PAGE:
A guest article by Stuart James of Tax Smart Solutions
Are you South African and working on the Isle of Man?
If so, this article could be relevant to you. The South African tax system is all about to change for those South Africans earning their income outside of its borders from March 2020.
Whilst many South Africans have left the ‘Mother Country’ and now consider the Isle of Man their permanent home – the South African Revenue Service (SARS) may see things differently.
The new tax laws that are coming into effect have 2 main objectives:
- To increase the tax base for SARS by bringing an end to what they deem ‘double non-taxation’. In essence this is by raising a tax against South African ‘expats’ who are deemed tax resident and earning over 1 million rand per year.
- To get individuals to ‘tidy up’ their tax affairs. Many South Africans simply left South Africa and have never completed tax returns, formalised their tax emigration or in some cases have filed nil returns.
Here’s our list of the 10 things we think you need to know about the South African expat tax 2020:
- South Africa has always taxed on worldwide income (since 2001) but the exemption of 183 days out of South Africa each year has seen no tax due to the South African Revenue Service (SARS). This exemption comes to an end in February 2020 that now means you will be in a position where tax could be due back in South Africa.
- The exemption that is currently in place is one that should have been applied for annually by submitting a tax return. The tax return should not have been a nil return but one divulging your income abroad and proving you were outside of South Africa for the pre-requisite period of time – 183 days per year, 60 of which were continuous.
- In light of the loss of this exemption SARS have granted a concession to ‘lessen the blow’ by allowing the first 1 million rand per annum to not be taxed in South Africa. After this your income, including benefits will be taxed according to South Africa Tax Tables if you are deemed to be tax resident. Although note you must still meet the 183 / 60 day ruling to qualify for this.
- Despite common opinion leaving South Africa and closing all bank accounts, selling property and all assets etc. is not formal tax emigration. It will, in other words, mean that just because you have taken these actions you will not be deemed non tax resident.
- After March 2020 if your tax bill on the Isle of Man is less than it would be in South Africa you could be taxed the difference.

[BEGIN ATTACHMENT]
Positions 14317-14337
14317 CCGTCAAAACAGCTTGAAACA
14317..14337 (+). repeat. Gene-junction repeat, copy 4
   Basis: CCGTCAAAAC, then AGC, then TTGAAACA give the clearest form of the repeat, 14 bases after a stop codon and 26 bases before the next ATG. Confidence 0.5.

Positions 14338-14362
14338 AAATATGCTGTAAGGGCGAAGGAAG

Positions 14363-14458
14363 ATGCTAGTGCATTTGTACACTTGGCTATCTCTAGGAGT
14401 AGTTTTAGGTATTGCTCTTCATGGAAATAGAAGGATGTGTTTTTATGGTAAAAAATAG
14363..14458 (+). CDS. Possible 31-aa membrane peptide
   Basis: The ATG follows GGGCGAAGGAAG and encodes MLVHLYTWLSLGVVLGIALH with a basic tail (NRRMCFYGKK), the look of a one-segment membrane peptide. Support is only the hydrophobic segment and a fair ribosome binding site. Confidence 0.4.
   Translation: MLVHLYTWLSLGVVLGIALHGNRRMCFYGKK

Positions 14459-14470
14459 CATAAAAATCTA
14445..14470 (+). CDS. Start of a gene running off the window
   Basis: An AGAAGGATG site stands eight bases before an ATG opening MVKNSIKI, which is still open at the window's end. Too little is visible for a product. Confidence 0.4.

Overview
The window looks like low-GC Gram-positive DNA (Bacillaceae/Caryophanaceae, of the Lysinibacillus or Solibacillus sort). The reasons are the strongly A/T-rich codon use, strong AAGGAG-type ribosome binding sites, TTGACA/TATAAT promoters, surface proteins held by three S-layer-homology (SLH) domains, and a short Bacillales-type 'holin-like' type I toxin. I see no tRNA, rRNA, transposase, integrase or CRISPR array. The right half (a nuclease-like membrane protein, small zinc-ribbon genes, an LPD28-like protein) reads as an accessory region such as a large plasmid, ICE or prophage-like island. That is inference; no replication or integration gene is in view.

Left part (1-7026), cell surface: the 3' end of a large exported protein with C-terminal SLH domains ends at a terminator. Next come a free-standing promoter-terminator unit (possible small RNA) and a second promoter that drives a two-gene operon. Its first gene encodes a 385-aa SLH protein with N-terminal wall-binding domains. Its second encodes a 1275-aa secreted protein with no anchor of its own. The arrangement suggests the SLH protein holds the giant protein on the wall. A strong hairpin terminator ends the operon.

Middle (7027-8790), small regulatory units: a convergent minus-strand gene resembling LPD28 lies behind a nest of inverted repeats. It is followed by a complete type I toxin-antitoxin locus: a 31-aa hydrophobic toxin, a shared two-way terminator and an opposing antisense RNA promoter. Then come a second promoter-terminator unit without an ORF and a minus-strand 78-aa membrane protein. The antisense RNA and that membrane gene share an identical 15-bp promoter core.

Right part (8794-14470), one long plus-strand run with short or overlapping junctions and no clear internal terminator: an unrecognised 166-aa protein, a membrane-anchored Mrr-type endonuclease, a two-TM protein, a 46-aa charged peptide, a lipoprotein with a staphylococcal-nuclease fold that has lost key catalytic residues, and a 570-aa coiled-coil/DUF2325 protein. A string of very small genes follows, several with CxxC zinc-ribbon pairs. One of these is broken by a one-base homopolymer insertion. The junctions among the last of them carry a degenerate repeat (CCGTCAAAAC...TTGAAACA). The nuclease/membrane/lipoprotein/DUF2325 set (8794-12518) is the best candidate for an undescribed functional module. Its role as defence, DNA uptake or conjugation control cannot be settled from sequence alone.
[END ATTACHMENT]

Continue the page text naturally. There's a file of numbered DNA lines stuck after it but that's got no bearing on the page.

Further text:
- You cannot escape SARS, South Africa has signed up for CRS, the ‘Common Reporting Standard’. Therefore they have access to almost every bank account globally that belongs to a South African citizen.
- SARS will decide your residency status by carrying out a Physical Residency Test and an Ordinary Residency Test. Most South Africans on the Isle of Man will pass the Physical Residency Test of 91 days out of South Africa in the current year, 91 days out of South Africa in the previous 5 and 915 in total over the 5 year period. However, the Ordinary Residency Test will be more difficult to pass.
- The Ordinary Residency Test is not based upon one single factor but on a combination of things. It’s basis comes from a 1920’s court ruling where the judge stated ordinarily residence is based on a combinations of things and it was to where you will return when you stop your wanderings.
- In reality most South Africans on the IOM will not be be deemed tax resident – however a great many do need to carry out some remedial work that needs to be done along with formal tax emigration (please do not confuse this with financial emigration which is a totally different process). However that said there is not a one solution meets all.
- Not taking action is not an option unless you wish to risk large penalties (up to 100% of tax due) and an increased tax burden.
One of the key things that needs noting, is that by the time the new law comes into effect SARS will have given people 3 years warning of the changes. This is almost unprecedented and therefore it cannot be argued that individuals have not been given sufficient time to carry out remedial work and plan their tax.
For those wishing to know more please either contact Stuart via email on firstname.lastname@example.org or by telephone + 27 (0) 823 257028.
You can also visit the Tax Smart Solutions website by clicking ‘here‘.